But as much as things have changed, I think it’s important to note that one thing that hasn’t changed is our physical presence on campus, and how our stores connect to our students, every single day, by being there for them throughout their entire student journey — from buying their first spirit tee to ordering their cap & gown for graduation.

What are you working on right now?

I’ve been working on a strategy to better connect and support our international students. We were first approached by Boston University, two years ago, to find new ways to help support their international students. They wanted us to reach out more often and earlier — and really tailor our messaging to be relevant to this student population. We also surveyed a group of international students and asked our store managers what sort of questions they were getting from international students on their campuses, which provided very helpful feedback for us.

 

When you think of a first-year student coming to college for the first time, they may feel nervous about their first few weeks of campus. It can be a scary time in their lives. Now think of the international student, and multiply that feeling tenfold, because they will be attending school and living in a foreign country for the next two to four years. So our goal is to make this student population feel more comfortable in this new environment and to show them, through our messaging and special International Student VIP events, that the bookstore can be that support system for them — that home away from home.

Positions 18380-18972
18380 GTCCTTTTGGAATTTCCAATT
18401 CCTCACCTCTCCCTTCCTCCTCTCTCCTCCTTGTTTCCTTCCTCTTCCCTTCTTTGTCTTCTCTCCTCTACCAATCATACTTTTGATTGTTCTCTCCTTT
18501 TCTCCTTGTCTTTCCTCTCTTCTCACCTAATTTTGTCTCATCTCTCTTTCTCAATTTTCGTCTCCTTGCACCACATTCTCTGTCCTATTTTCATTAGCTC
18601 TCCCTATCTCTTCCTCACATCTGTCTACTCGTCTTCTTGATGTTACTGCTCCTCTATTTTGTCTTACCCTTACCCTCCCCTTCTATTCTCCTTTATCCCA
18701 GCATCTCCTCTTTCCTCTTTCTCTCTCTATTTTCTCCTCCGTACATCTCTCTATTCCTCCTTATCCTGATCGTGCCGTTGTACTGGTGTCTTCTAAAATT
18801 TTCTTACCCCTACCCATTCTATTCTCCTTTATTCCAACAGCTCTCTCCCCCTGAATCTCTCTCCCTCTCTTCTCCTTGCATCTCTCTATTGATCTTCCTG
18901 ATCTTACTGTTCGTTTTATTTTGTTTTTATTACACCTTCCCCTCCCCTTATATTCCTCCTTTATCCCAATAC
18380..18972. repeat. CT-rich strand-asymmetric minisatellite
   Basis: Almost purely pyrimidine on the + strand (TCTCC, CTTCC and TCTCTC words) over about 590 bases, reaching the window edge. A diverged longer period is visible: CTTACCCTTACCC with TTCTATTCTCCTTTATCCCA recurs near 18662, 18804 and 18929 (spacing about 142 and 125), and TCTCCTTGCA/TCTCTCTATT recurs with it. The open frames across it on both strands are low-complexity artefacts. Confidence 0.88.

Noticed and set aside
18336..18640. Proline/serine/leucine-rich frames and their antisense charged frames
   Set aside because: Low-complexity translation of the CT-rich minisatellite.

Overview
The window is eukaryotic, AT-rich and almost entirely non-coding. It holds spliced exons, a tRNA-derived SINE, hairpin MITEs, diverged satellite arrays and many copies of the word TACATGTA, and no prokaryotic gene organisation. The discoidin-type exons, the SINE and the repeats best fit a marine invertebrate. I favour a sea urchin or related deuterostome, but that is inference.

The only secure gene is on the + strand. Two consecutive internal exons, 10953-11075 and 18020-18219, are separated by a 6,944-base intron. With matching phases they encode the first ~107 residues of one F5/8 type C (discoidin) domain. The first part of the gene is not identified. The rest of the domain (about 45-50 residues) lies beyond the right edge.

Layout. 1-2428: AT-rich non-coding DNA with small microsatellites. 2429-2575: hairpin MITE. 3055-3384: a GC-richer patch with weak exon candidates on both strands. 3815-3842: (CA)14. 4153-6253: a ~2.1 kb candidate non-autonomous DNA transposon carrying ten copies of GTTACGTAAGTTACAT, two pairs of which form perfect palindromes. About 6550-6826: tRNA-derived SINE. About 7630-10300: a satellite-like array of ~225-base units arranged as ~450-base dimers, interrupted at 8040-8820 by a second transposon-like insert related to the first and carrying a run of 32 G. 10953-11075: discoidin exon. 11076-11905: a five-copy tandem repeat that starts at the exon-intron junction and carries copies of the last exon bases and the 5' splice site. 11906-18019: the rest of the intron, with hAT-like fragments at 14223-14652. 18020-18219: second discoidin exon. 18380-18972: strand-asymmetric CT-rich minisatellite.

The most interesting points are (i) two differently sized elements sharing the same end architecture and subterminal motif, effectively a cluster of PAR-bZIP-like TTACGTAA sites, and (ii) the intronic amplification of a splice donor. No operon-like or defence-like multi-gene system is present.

Can you give us an example of a successful event and the positive outcome that resulted because of it?

The Washington College Bookstore hosted a special welcome event for international students for the first time this year. The store manager worked with a faculty member who helped translate during the event, which was super helpful. They also had coloring tables, snacks and fun activities. It was a great icebreaker for the students to have everyone together in one place. Overall, the event was a huge success because it really made the students feel more comfortable with the bookstore, knowing that we are here to help them with this transition.

Why do you think bookstore events are important to students and to the campus?

With the growth of social media and digital communication, it’s so important to connect with our campuses through face-to-face interactions. It’s really how we prove that we’re more than just a bookstore. We’re a social hub where students can relax, study, get help and socialize.

What would you be doing if you weren’t in your current role?

I would be traveling the world and posting my pictures to Instagram. I love to travel.